The Alternate Cuts Of Finding Nemo And Deadpool That Completely Changed The Movies [Comic-Con]

While people might decry the idea of movies being "made by committee," the truth is, every movie has a huge creative committee of sorts behind it. Theoretically, it's up to the director to lead the group and guide various department heads toward a shared vision that will make the best possible film. Doing so might mean receiving notes from producers, studio executives, and whoever else; the notes could give bad suggestions or they could provide useful insights that enable the filmmaker to rewrite or reshape the movie and make it better.

This is all a roundabout way of saying that the G-rated "Finding Nemo" and the R-rated "Deadpool" — two films that couldn't be more different in content — share a very Hollywood thing in common. They were both molded in significant ways by notes, as revealed by directors Andrew Stanton and Tim Miller at San Diego Comic-Con 2022. Stanton and Miller appeared in Collider's Directors on Directing Panel, moderated by Steven Weintraub and attended by /Film's Jacob Hall.

When asked to share their stories of bad or helpful notes they had received during the filmmaking process, Stanton spoke first, saying it was suggested that they "cut the mutant toys out of 'Toy Story.'" ("Of course, we didn't take that," he said.) He followed this up with a story from his time on "Finding Nemo":

"The good advice I got, and was suggested for a while before I listened to it, was I used to have the entire tragedy of Nemo that begins the story that used to be doled out in flashbacks throughout the entire story ... and you slowly solve the mystery. And once I finally took their advice and listened and put it all in front and told it linearly, of course, the end result worked much better."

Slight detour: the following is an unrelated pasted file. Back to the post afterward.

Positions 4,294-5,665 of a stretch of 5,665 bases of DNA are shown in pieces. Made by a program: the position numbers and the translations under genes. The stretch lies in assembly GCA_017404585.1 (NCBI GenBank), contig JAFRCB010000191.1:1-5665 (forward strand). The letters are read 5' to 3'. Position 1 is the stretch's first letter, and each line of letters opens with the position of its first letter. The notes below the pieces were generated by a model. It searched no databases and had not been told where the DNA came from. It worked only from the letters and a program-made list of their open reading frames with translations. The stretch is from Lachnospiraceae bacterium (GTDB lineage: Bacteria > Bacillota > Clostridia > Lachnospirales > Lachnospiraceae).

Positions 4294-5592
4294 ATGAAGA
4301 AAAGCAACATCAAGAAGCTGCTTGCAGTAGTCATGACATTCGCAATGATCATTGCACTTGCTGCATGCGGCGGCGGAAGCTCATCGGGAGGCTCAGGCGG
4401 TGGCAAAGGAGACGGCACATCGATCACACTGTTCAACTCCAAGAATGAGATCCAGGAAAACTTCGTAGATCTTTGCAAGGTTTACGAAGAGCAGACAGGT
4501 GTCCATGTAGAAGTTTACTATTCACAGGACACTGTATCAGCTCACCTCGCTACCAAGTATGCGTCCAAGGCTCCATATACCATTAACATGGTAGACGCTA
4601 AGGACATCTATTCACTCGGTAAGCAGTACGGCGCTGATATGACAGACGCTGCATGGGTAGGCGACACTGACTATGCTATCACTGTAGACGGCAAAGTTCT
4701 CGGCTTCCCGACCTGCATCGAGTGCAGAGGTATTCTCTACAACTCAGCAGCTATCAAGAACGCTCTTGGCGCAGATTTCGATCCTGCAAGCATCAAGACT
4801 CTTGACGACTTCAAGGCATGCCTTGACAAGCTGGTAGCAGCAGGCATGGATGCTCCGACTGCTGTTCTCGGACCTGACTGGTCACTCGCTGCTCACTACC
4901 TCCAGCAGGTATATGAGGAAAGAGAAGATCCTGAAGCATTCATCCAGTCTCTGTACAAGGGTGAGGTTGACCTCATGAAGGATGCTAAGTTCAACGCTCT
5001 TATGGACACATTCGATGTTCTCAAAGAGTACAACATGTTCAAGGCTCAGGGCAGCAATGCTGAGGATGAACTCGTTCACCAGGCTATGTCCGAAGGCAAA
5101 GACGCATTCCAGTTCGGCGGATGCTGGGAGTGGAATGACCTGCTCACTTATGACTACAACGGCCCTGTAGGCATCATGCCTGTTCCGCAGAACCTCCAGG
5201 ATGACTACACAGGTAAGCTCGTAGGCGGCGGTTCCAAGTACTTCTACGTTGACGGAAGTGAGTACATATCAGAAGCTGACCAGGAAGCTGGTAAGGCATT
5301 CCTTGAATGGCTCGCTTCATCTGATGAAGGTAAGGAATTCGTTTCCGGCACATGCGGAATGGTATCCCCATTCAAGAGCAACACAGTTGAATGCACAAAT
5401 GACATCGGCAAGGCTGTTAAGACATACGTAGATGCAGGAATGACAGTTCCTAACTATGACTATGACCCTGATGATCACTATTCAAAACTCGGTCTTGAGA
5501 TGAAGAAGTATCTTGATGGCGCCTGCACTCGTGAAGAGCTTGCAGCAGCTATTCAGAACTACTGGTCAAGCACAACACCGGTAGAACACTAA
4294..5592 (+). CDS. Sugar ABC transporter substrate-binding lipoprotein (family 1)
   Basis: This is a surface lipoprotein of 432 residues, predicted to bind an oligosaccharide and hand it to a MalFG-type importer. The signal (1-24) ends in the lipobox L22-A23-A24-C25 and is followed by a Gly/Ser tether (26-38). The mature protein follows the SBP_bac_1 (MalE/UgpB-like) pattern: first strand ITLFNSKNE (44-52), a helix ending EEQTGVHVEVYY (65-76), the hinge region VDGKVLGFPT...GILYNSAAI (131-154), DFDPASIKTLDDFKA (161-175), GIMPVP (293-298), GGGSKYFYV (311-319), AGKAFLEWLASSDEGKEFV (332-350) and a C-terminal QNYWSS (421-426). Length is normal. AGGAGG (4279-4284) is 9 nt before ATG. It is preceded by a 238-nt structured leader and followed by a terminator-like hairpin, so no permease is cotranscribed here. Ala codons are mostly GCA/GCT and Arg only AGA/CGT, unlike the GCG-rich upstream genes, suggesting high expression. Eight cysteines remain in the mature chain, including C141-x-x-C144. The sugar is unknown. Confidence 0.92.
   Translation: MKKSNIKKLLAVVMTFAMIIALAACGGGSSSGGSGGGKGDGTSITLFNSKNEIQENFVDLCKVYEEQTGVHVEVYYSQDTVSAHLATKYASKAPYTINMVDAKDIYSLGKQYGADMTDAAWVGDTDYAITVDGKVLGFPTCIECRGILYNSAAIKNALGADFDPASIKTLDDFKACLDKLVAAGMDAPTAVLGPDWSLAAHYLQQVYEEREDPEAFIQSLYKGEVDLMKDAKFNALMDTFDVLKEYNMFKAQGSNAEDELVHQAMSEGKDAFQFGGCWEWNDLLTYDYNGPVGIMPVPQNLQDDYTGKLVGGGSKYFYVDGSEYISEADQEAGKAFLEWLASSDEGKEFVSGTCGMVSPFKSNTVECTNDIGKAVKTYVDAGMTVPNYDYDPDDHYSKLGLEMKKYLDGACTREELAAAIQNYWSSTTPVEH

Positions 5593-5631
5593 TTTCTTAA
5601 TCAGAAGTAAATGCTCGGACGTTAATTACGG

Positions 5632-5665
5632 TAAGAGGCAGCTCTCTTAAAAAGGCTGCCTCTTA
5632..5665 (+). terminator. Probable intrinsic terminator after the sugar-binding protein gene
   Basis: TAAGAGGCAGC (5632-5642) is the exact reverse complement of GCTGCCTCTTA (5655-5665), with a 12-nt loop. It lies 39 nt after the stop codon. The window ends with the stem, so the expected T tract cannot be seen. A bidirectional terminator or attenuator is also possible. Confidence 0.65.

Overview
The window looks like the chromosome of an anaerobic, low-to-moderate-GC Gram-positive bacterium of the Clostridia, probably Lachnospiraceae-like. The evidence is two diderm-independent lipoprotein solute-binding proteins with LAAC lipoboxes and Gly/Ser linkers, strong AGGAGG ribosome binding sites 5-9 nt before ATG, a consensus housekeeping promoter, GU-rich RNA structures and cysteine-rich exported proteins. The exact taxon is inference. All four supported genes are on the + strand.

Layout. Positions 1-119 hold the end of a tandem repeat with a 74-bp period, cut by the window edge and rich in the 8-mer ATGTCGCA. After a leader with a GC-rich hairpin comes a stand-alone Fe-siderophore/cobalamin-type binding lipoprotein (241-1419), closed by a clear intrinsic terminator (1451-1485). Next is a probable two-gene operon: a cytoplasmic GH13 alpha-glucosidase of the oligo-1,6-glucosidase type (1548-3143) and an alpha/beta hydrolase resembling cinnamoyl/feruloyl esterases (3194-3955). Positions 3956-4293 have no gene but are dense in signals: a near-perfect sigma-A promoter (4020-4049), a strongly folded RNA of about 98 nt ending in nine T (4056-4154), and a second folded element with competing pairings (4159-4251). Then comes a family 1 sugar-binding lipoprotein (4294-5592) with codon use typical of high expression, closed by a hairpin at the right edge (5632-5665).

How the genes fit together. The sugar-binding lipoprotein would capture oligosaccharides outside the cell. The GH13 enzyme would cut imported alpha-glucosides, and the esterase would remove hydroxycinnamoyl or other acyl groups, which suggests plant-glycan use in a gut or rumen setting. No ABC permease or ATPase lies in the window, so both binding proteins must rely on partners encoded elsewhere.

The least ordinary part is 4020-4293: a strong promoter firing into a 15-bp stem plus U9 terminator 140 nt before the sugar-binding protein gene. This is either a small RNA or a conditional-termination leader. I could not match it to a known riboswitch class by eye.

Miller had the opposite experience

As Andrew Stanton admitted, "Finding Nemo" works better the way it is, with the clownfish Marlin, voiced by Albert Brooks, losing his wife and most of their eggs right at the start. While withholding the full story of what happened to her might have made for an interesting late twist, putting it up front — as opposed to dispensing it in a nonlinear fashion — immediately grounds us in Marlin's character motivations and makes it understandable why he would be overprotective of his son, Nemo. For his part, Tim Miller said:

"I had the opposite happen. They made me do a linear cut of 'Deadpool.' ... We never shot it that way, it was not planned to be that way, and they made me do it, anyway. And then they looked at it and said, 'Okay, you've got to put it back.' But the tragedy is you had to waste time doing it."

Although that particular "Deadpool" note was not helpful to Miller and his crew, he did relate another instance where co-producer Simon Kinberg pointed out something in the editing room that helped solve a narrative problem and made Miller realize he'd been wasting his own time. Miller said he spent years working with a draft of the "Deadpool" script wherein Ed Skrein's character, Ajax, went to prison, leaving Wade Wilson (Ryan Reynolds) to wait for him on the outside as he trained to become Deadpool. The film was shot this way, but according to Miller, "it never played right," and it wasn't until Kinberg made an offhand suggestion about cutting the Ajax-in-prison part out that Miller landed on the right narrative direction.

The moral of the story? It's okay to let Dopinder drive, and maybe being receptive to outside feedback isn't such a bad thing.